Personal Touch at Heart of S.C. Vote

The key to winning an election in South Carolina is not unlike the old shampoo commercial. "And they told two friends, and they told two friends..."

It's called grassroots campaigning -- reaching people where they live and spreading the word through the groups of people they trust and respect.

Local events fight to draw crowds here, further enhancing the word-of-mouth power in the community.

"It makes a candidate look good when he or she shows up at events and there's a good audience who knows the history of the candidate and supports them," says Dr. Laura Woliver, professor of political science at the University of South Carolina and author of "From Outrage to Action: The Politics of Grass-Roots Dissent."

Former Arkansas Gov. Mike Huckabee is relying on grassroots support out of necessity. His campaign lacks the organizational apparatus or funds to saturate the TV market with ads. So he is relying on supporters to woo additional votes in their own communities, such as home schooling families and evangelical Christians.

Jonathan Hill, a 22-year-old South Carolinian who was home-schooled as a child and has never been involved in politics before this year, left his part-time computer technician job this month to wave signs, make phone calls and galvanize ground support for Huckabee.

"A lot of what I'm doing is out of my comfort zone, but I'm doing it because I feel so strongly about Mike Huckabee that I almost can't help it," said Hill, the eldest of six children who were all home schooled. Several other members of his family are also working the Huckabee phone banks this week.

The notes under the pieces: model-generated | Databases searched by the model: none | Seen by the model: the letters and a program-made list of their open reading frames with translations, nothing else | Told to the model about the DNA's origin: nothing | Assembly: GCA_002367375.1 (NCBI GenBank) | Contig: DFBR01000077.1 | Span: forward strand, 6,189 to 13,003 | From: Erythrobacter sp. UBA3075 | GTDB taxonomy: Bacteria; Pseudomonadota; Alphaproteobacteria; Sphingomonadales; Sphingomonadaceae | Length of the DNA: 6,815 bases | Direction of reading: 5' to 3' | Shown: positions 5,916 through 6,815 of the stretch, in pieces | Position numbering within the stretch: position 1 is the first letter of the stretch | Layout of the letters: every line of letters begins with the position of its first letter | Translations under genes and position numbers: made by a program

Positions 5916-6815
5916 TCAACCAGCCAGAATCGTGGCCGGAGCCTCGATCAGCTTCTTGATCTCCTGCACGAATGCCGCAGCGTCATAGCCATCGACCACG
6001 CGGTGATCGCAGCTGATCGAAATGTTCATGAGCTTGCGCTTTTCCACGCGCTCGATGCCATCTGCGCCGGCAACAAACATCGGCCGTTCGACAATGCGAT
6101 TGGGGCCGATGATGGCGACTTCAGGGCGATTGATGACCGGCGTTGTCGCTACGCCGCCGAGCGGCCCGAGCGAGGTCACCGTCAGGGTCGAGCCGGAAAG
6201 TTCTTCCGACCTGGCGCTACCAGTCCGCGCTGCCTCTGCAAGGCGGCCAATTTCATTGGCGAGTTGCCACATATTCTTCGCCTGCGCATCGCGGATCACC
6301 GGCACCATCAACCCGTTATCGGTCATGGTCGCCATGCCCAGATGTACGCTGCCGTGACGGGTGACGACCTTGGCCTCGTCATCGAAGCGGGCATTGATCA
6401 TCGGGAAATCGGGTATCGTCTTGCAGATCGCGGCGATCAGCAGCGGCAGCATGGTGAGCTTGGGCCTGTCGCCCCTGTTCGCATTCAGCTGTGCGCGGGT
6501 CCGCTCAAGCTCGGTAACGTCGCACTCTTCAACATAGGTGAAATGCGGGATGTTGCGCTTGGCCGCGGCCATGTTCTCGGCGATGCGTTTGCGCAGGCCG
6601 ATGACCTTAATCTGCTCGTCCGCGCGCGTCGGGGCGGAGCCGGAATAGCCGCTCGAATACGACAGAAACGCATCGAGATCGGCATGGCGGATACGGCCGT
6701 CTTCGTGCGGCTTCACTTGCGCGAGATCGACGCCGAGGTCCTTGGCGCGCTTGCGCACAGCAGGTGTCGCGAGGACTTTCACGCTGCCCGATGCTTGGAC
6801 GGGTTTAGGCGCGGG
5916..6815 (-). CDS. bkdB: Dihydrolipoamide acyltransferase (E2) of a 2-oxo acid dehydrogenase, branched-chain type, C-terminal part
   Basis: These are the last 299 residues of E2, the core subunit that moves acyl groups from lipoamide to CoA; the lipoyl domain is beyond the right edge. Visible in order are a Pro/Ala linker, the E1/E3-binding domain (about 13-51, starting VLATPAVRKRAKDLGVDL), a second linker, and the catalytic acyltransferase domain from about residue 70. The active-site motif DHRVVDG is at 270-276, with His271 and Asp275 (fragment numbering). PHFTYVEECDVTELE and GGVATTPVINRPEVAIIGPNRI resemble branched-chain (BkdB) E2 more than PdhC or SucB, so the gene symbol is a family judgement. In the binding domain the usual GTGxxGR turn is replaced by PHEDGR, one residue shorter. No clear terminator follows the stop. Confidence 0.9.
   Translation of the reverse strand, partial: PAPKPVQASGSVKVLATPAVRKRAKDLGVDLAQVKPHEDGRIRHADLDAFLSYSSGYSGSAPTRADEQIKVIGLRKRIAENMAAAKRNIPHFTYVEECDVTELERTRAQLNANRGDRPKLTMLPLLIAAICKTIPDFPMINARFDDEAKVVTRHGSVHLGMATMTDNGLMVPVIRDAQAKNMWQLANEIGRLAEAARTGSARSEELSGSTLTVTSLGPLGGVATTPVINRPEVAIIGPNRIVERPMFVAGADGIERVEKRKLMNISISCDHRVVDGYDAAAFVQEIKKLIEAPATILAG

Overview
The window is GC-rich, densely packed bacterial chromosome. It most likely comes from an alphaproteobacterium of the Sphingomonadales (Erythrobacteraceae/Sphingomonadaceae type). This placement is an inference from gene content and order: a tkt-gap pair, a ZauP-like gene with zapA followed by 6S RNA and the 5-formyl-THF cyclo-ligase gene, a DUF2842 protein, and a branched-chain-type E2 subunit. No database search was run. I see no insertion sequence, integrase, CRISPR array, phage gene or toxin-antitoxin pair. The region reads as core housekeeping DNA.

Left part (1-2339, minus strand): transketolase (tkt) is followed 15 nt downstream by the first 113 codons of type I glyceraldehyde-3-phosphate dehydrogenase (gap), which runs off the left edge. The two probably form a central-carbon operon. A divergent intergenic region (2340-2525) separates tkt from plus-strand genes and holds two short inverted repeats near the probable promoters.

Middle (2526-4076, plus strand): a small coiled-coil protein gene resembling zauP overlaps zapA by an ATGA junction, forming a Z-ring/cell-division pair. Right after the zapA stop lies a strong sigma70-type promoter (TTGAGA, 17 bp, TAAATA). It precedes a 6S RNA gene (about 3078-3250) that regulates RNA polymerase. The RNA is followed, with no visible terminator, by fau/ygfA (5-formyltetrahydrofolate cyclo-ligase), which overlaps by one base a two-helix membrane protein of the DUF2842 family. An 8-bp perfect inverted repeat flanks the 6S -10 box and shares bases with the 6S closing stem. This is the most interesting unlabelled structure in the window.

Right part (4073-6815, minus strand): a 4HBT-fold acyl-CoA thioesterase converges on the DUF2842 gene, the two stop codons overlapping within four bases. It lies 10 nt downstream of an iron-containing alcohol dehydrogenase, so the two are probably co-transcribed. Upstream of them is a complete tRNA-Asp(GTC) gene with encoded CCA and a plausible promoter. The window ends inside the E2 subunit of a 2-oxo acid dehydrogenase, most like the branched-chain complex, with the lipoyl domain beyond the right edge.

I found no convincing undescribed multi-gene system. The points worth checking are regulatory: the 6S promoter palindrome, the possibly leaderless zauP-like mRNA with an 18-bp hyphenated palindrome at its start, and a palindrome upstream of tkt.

"We had heard Huckabee's name at a conference through our home school organization where we picked up his book 'Character Is the Issue: How People With Integrity Can Revolutionize America.' We got so excited because we felt for the first time ever that we could really support our heart and soul and that we agreed with him 100 percent. We were so impressed with his character," Hill said.

McCain's Military Support

Sen. John McCain, R-Ariz., a veteran himself and vocal supporter of the troops and the war in Iraq, is counting on military families and veterans to come out to vote for him in South Carolina.

"Sen. McCain has a unique advantage over the other major candidates in the field because he is a vet and a war hero," said B.J. Bowling, McCain's South Carolina communications director.

Fort Jackson, located in Columbia, S.C., is one of the largest Army training facilities in the country. Because of its location in a coastal area, Columbia also attracts both retirees and veterans that once trained at the facility.

The McCain campaign has reached out to many of these military families by direct mailings that highlight the senator's military record and his years as a prisoner of war in Vietnam. The campaign has also conducted veteran tours throughout the state.

"We've got former POWs who are campaigning at VFW's across the state on behalf of Sen. McCain during the last several weeks," Bowling said.

"Grassroots politics in South Carolina or in places as far away as California is all about leg work, it's about getting on the phones, it's about telling people one-on-one that John McCain is the one man ready to lead from day one," Bowling said.

Clinton's Outreach to Women

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